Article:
Dissent over oasis park project
The project has raised questions for the men, who believe unless satisfactorily answered, it should be halted.
January 11, 2019
THE proposed oasis development in the Bluff valley, known as Van Riebeeck Park, has raised concerns from Bluff Ratepayers Association chairman Ivor Alyward and former councillor and Bluff historian Duncan du Bois.
The valley land along Garcin Place known as Van Riebeeck Park (VRP) lies south of Harlequins.
The development has been through various engagements and planning sessions by the city’s environmental planning and climate protection department (EPCPD). A proposed wetland of around 35,000m2 (3.5-hectares) is located within the larger 160,000m2 (16ha) site, which has been cleared to make way for the eco-tourism park. However, the project has raised questions for the men, who believe unless satisfactorily answered, it should be halted.
The land’s history as a landfill in the 1950s until the end of the 60s is a red flag for Du Bois. “The area was once a wetland which was turned into a landfill. Vast amounts of contaminated, non-biodegradable material lie metres below the surface. As a result, it is not suitable for the construction of a water feature. In order to excavate to a sufficient depth, vast amounts of topsoil will be accumulated. How and where will that be disposed of ?” he asked.
Ward 66 councillor JP Prinsloo countered that a geotechnical report carried out by GCS Geotechnical in April 2017 found the site was overlaid with Berea red soil to a depth of two metres. Beneath this they found a predominance of builders rubble and household rubble. “The report made no findings or comment regarding the presence of any contaminated waste. The findings were used as the basis for future planning of the project. All earthworks and basin shaping had to take place within the Berea red cap, and could not go too deep,” he said.
Another contention is the clay relocated from Clairwood Park Racecourse site, and that it will not form an instant insulation barrier to hold water. “That natural process takes decades and more compacting to evolve. The water content for the proposed basin is to be sourced from stormwater drains. The nearest stormwater run-off is in Garcin Place, so this supply source is hopelessly inadequate and, barring excessive rainfall, could only result in an unsightly mud bath,” added Du Bois. Prinsloo responded that wetland habitats exist in several different forms. “The project aims to replicate as best possible the hygrophilous grassland habitat lost at the racecourse. This habitat does not require the presence of permanent saturation to exist but rather relies on shorter periods of inundation in the root zone, followed by periods of drying out,” said Cllr Prinsloo. The addition of the clay to the basin will help to create soil conditions that are wetter than current and thus more conducive to the grassland’s restoration. The primary water source for the created wetland will be direct rainfall. The stormwater runoff from Garcin Place will be an additional supply, but it is not critical to the project.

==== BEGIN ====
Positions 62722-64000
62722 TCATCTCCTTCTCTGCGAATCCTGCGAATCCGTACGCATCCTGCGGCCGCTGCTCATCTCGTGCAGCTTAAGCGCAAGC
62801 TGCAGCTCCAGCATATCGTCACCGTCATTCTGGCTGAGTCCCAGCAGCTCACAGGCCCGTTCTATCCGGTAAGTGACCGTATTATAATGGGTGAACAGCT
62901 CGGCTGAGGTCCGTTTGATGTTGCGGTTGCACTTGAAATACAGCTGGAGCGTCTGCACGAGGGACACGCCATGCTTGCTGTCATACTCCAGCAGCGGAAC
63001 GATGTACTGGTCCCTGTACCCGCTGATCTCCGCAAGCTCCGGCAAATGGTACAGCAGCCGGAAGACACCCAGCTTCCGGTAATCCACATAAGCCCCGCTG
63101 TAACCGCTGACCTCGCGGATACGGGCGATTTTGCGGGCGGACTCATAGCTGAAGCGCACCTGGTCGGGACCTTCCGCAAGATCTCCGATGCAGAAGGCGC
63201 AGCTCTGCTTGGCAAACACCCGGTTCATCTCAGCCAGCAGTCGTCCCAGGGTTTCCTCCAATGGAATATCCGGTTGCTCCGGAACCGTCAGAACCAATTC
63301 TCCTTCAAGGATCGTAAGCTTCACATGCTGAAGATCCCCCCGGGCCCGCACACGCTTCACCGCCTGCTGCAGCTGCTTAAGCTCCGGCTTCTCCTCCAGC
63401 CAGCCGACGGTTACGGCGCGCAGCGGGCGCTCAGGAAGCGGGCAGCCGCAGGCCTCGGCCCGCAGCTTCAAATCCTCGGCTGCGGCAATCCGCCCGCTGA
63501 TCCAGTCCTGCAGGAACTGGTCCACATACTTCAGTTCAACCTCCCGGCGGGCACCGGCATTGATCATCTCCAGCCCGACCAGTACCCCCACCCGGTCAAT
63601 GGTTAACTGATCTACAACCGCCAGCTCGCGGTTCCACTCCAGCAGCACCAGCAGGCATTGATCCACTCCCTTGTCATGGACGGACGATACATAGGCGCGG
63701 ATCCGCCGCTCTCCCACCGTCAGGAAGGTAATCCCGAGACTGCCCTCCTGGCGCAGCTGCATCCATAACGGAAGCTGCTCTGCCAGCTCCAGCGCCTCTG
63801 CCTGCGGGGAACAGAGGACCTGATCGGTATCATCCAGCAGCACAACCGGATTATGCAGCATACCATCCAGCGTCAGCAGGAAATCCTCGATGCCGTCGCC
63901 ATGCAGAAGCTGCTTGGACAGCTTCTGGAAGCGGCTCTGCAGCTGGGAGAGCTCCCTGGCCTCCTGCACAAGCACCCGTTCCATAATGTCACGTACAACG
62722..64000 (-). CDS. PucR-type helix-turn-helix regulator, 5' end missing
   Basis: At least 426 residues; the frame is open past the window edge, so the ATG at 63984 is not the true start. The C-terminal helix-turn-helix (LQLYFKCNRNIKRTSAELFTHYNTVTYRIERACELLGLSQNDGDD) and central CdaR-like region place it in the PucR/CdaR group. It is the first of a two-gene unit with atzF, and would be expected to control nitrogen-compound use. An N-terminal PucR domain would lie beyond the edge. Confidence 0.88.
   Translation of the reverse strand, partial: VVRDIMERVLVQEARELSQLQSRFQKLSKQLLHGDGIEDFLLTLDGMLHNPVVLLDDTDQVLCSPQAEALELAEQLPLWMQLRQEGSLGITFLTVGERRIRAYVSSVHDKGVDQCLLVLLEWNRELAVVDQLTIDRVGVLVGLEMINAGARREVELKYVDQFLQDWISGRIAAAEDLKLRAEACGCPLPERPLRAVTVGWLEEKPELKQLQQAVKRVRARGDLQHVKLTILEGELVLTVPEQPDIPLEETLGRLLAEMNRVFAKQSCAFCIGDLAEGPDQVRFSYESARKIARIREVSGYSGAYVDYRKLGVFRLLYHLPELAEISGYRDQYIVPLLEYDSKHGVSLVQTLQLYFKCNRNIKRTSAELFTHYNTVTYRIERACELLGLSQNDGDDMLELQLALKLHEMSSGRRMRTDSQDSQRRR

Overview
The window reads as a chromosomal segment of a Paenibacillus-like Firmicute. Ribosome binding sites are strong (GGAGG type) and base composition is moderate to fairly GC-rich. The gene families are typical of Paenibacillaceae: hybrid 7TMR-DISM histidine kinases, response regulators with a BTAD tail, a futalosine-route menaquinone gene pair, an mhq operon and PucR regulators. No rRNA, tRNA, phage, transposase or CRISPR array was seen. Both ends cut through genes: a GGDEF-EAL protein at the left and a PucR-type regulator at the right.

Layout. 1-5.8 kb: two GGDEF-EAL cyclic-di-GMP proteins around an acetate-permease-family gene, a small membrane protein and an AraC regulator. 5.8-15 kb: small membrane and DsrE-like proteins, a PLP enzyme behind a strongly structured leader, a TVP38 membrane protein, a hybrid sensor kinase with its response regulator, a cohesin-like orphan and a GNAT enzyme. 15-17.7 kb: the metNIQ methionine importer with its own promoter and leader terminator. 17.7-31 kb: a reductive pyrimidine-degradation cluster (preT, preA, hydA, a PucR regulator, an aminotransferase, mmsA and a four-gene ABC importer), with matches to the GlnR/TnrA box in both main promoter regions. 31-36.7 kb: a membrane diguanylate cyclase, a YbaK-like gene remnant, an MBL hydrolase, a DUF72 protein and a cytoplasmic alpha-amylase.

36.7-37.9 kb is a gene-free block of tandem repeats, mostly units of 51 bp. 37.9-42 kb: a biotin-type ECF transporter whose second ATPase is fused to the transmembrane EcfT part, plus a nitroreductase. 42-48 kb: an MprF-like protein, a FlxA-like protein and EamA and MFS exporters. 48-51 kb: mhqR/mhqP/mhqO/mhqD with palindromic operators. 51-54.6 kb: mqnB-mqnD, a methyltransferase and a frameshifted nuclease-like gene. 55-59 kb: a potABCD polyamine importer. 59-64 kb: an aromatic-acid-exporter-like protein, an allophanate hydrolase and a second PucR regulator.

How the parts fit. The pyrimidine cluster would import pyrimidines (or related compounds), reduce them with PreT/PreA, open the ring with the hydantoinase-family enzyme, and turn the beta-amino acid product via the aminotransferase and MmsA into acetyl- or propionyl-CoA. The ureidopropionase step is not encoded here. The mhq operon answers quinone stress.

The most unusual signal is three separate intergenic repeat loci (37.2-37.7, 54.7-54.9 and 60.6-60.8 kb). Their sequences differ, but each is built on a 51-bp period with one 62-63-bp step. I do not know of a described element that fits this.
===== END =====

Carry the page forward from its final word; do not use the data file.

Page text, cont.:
Du Bois alleges it was proposed that clay from the Clairwood Park Racecourse be dumped at the Tugela River mouth. However, that was found to be too distant and uneconomical. “Is there any connection between the dumping of that clay in the valley and the emergence of a plan to create a water feature based on the clay deposits? Historically, the Bluff was a dumping ground for lepers, quarantining of diseases, relocation of coaling wharves and the siting of the whaling station,” he added. After much research, the formal offset was situated north of the Tugela mouth. “While that was in line with offset planning, it did not take away from the fact that communities in the South Durban Basin were still losing an environmental asset and because of where the offset was situated, would not benefit from the Tugela offset,” said Cllr Prinsloo. As such, the developers of the Clairwood Logistics Park agreed to an informal environmental compensation situated in the South Durban Basin. The VR project incorporates three key components – environmental restoration and recreation, recreational inclusion, and environmental education.
Aylward said the cycle of contamination will continue, thanks to the contaminated sand from the site’s history as a 1950s landfill. “We want to know where they are going to dump the heaps of contaminated sand they have dug up here. Which area are they going to pollute now?”
According to Prinsloo, three independent lab tests were conducted to determine whether the relocated soil contained any contaminants which could be harmful. “None of the tests indicated any high levels of contaminants within the clay received from the racecourse. The three tests were conducted by the CPF, SDCEA, and EPCPD,” he said.
Du Bois and Aylward pointed out that although the Sun’s report dated October 19 made reference to removal of indigenous plants, this does not appear to be happening as front-end loaders plow up the area unsupervised. “The same report claims inhabitants of the ecosystem such as chameleons have been relocated. Again, the unsupervised bulldozing raises doubts. Moreover, if those creatures were salvaged, where are they now? Since chameleons are territorial, relocating them is not only disruptive but may be fatal to them,” said Alyward.